Misconceptions About Military Families
There are misconceptions about military families. When we see movies portraying service men as hard-core drill sergeants with their family, we know it is rarely true. And I can’t imagine a family member chewing out their sponsor’s commander. Yeah. I can’t even picture that.
Also, a Brat sacrifices daily in ways that the world will never witness. Often, we grow up too fast as we stand in the gap as a pseudo parent. We put other’s first as we long to be seen and heard. We know the pain of loss and the joy of celebration on a level unheard of in the halls of civilian schools. We celebrate our friends and strangers as they are reunited with their military member, while we long for our own reunions. We hold and support the Brats who are lonely as they miss their mom or dad who have been gone too long, or perhaps gone forever.
Measuring A Life
We measure our young lives not by years but by “tours”. You’ll hear as the Brats gather how they start speaking about an event like this: “When we lived in Germany, ….” Or “When Dad was stationed in Japan, we …”. We choose not to measure the years, I suppose because we have to watch a calendar far too often before we PCS, before we see or talk to our loved ones again, or before we live under the same roof again with all of our family.
We connect immediately with other Brats and soon find commonality in the places we’ve lived, people we know, or things we’ve done. It brings us to a place almost like “home”. We don’t grow up with a permanent address other than our point of contact person, usually a grandparent. Our home we carry in our hearts. Our home is where we are planted for the season. We make places better because we connect quickly and understand life is fleeting and we try not to waste today longing for yesterday.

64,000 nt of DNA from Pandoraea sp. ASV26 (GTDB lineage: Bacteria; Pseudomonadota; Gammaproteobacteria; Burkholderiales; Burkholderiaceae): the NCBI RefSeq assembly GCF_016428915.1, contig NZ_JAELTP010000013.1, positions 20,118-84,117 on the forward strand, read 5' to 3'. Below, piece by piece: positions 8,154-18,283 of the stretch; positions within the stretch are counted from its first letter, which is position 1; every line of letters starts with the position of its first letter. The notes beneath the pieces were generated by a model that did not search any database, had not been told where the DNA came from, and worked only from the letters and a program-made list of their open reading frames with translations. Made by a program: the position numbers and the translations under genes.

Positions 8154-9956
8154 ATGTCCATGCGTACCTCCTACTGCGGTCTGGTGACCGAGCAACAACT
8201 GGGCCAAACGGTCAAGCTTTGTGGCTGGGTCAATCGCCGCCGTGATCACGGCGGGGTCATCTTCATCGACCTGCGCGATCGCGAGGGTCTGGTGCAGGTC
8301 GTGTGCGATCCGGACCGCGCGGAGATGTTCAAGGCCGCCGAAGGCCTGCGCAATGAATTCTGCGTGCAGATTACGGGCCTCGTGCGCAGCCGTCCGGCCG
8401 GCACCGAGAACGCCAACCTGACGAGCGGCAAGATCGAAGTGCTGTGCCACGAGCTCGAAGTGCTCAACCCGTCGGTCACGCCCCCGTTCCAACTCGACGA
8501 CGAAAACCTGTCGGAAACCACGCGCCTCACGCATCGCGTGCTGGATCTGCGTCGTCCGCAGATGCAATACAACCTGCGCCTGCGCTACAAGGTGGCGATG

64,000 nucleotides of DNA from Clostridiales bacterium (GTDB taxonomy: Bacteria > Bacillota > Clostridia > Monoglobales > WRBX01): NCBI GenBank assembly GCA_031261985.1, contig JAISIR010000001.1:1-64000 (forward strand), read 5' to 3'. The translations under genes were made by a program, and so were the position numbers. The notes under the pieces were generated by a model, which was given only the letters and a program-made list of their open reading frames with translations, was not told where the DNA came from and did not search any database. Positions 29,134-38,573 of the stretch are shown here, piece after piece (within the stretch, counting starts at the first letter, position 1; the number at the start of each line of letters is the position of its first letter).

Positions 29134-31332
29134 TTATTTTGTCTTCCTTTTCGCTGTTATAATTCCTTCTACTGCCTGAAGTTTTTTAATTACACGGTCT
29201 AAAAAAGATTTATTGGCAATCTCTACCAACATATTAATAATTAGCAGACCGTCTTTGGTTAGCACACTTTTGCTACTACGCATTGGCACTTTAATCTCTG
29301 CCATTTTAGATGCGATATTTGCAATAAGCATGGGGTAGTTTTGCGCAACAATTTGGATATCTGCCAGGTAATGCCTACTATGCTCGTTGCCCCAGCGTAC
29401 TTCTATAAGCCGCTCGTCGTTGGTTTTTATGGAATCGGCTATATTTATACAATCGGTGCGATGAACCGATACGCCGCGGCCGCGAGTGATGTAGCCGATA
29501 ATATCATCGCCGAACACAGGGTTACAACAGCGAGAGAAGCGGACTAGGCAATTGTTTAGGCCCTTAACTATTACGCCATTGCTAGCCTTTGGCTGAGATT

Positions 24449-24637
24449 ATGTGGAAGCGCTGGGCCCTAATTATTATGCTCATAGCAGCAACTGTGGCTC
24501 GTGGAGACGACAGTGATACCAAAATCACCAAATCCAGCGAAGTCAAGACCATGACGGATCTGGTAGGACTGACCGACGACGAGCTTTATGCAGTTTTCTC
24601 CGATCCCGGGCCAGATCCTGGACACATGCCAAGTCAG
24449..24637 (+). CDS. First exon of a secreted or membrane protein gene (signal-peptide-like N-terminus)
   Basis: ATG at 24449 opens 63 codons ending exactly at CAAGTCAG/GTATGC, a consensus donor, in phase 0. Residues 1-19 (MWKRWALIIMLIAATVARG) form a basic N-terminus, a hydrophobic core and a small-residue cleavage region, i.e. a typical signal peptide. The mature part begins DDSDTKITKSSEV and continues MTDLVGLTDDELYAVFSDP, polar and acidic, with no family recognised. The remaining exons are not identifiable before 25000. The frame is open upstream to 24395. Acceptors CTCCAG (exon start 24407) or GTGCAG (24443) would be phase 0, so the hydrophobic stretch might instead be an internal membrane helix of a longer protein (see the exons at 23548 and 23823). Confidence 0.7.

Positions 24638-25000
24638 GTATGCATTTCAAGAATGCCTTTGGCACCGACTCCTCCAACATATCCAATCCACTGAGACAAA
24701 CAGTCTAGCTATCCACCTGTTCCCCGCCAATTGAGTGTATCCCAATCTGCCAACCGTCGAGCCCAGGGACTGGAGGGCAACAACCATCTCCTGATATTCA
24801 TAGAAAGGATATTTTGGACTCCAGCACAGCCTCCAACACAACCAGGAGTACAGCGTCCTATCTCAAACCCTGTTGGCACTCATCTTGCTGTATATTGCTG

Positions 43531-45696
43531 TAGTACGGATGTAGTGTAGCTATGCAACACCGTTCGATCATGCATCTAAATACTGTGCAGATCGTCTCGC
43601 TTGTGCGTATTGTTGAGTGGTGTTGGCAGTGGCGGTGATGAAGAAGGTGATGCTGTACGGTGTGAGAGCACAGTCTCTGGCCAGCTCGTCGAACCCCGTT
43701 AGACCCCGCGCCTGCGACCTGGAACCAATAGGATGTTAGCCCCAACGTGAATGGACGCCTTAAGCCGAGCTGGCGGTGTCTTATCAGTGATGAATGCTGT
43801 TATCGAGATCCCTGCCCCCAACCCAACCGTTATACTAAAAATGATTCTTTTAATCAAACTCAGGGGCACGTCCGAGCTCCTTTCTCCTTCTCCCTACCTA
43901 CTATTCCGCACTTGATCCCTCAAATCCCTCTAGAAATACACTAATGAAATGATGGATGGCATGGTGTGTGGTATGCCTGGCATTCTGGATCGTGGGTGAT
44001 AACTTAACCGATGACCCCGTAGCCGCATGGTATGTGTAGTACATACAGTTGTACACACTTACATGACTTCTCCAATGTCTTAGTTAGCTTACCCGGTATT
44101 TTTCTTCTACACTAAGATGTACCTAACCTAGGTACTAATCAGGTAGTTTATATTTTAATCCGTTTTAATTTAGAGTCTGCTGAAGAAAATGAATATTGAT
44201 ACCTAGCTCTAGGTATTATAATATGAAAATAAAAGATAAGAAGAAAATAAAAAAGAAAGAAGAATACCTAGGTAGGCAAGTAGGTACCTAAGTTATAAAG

We believe the last place we lived was the best place ever until it is time to leave the installation we currently live. We see the beauty in the future and in what we’ve left behind.
We live with hope that the next place will hold amazing moments we can share with new friends in new places. Often, we graduate from a high school that may have been our third or fourth one. So instead of celebrating a school, we celebrate the people we’ve gathered in our lives over the years.
My Feelings About Being a Brat
It’s a privilege. I’ve been introduced to cultures I would never have experienced had I lived in one place my entire childhood. I learned skills like being able to unpack or pack a house lickety-split. I never meet a stranger and I’m blessed with a world view. Connecting and being empathetic come easy when you’ve grown up everywhere. When I hear our national anthem my heart is full of love for the commitment and sacrifices of our people.
I’ve left a part of my heart in every place I’ve lived. However, I’ve grown and learned to love more than I could have ever imagined. Social media opened the door to re-connect with friends that may have been temporarily misplaced, like luggage or household goods. Lol Truly, I can say I have friends all over the world. Because I do, it makes me care more for what happens near and far. I’ve experienced sunsets in four continents, flown over two oceans, swam in the Mediterranean Sea, watched a bullfight, and made a lifetime of amazing memories. I wouldn’t change one thing about the way I grew up.
I’m proud to be a military Brat!
Stay tuned. DeeDee continues her story on September 15, 2022.